Case Of The “Mormons” Before The Missouri Legislature—Close Of The Year 1838.
Varied Reports as to the Intentions of the Saints.
This day [16th December] Elder David H. Redfield arrived in Jefferson City, and on Monday, 17th, presented the petition of the brethren to General David R. Atchison and others, who were very anxious to hear from Caldwell, as there were many reports in circulation, such as “the Mormons kept up the Danite system,” “were going to build the Lord’s house,” and “more blood would be spilled before they left the state,” which created a hardness in the minds of the people.
Interview Between David H. Redfield and Governor Boggs.
In the afternoon Brother Redfield had an interview with Governor Boggs, who inquired about our people and property with as much apparent interest as though his whole soul was engaged for our welfare; and said that he had heard that “the citizens were committing depredations on the ‘Mormons,’ and driving off their stock.”
Brother Redfield informed him that armed forces came in the place and abused men, women and children, stole horses, drove off cattle, and plundered houses of everything that pleased their fancy.
Governor Boggs said that he would write Judge King and Colonel Price, to go to Far West, and put down every hostile appearance. He also stated that “the stipulations entered into by the ‘Mormons’ to leave the state, and to sign the deed of trust, were unconstitutional, and not valid.”
Brother Redfield replied, “We want the legislature to pass a law to that effect, showing that the stipulations and deeds of trust are not valid and are unconstitutional; and unless you do pass such a law, we shall not consider ourselves safe in the state. You say there has been a stain upon the character of the state, and now is the time to pass some law to that effect; and unless you do, farewell to the virtue of the state; farewell to her honor and good name; farewell to her Christian virtue, until she shall be peopled by a different race of men; farewell to every name that binds man to man; farewell to a fine soil and a glorious home; they are gone, they are rent from us by a lawless banditti.”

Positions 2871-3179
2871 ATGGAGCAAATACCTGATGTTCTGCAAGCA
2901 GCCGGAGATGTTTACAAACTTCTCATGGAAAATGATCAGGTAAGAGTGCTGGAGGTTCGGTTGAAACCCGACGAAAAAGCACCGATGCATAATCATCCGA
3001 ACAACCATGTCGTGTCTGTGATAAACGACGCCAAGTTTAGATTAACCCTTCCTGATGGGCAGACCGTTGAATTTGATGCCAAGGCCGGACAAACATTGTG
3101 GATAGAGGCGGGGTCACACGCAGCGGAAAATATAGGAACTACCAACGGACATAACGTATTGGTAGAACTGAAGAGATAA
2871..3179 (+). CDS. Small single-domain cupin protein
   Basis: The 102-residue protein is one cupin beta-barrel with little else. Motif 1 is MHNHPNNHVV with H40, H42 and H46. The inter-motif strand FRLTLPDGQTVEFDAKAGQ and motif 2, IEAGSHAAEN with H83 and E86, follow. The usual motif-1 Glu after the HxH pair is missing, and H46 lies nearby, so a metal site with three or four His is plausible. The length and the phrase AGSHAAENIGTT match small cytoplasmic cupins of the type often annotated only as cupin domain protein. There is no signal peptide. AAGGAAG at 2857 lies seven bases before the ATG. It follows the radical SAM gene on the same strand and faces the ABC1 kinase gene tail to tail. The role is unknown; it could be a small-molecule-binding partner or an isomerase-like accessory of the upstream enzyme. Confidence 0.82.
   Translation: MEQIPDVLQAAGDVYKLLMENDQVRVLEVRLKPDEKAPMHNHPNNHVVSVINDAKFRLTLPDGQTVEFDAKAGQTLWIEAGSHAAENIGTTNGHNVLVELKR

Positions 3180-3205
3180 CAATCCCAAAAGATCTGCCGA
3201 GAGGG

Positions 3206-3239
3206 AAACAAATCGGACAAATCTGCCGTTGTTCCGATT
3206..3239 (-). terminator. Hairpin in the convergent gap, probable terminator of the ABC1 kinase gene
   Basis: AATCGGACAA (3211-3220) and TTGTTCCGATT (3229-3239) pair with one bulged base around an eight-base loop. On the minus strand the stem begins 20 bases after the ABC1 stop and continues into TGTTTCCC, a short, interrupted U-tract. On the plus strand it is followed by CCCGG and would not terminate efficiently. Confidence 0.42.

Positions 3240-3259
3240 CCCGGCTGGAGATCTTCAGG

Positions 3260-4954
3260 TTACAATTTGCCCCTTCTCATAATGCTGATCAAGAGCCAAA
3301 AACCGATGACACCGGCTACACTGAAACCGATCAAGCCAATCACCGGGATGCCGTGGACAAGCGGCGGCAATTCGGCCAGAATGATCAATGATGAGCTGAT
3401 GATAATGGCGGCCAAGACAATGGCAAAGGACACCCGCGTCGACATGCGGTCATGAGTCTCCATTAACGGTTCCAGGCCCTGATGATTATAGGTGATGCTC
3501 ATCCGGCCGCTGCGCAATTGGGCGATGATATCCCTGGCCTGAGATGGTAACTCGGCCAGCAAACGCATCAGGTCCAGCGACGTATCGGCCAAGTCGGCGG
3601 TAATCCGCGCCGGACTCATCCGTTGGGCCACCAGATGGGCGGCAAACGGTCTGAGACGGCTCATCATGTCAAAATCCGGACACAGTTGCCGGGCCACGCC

Tuesday, December 18.—Mr. Turner, from the joint committee on the “Mormon” investigation, submitted a report, preamble and resolutions, as follows:
The Turner Committee Report to the Missouri Legislature, 1
In Senate, Tuesday, December 18, 1838.
Mr. Turner, from the joint committee on the Mormon investigation, submitted the following report, preamble and resolutions:
The joint committee to whom was referred so much of the governor’s message as relates to the recent difficulties between the people called Mormons, and a part of the people of this state, with instructions to inquire into the causes of said disturbances, and the conduct of the military operations in suppressing them, have taken the same under consideration, and would respectfully submit the following report and resolutions:
They have thought it unwise and injudicious under all the existing circumstances of this case, to predicate a report upon the papers, documents, etc., purporting to be copies of the evidence taken before an examining court, held in Richmond, in Ray county, for the purpose of inquiring into the charges alleged against the people called Mormons, growing out of the late difficulties between that people and other citizens of this state.
They consider the evidence adduced in the examination there held, in a great degree, exparte, and not of the character which should be desired for the basis of a fair and candid investigation. Moreover, the papers, documents, etc., have not been certified in such manner as to satisfy the committee of their authenticity.
It has been represented to them that the examining court has sent on for further trial, many of that class of citizens called Mormons, charged with various crimes and offenses; under the charge of treason, and for murder and as accessories thereto, before and after the fact, eight; and for other felonies, twenty-seven. Special terms of the circuit court are expected to be held in the several counties, in which the above mentioned crimes are represented to have been committed. Grand juries will then have these charges against said people before them, and must act upon the same documentary evidence which the committee would necessarily be compelled to examine, by which circumstance two co-ordinate branches of this government may be brought into collision—a contingency that should be studiously avoided and cautiously guarded against.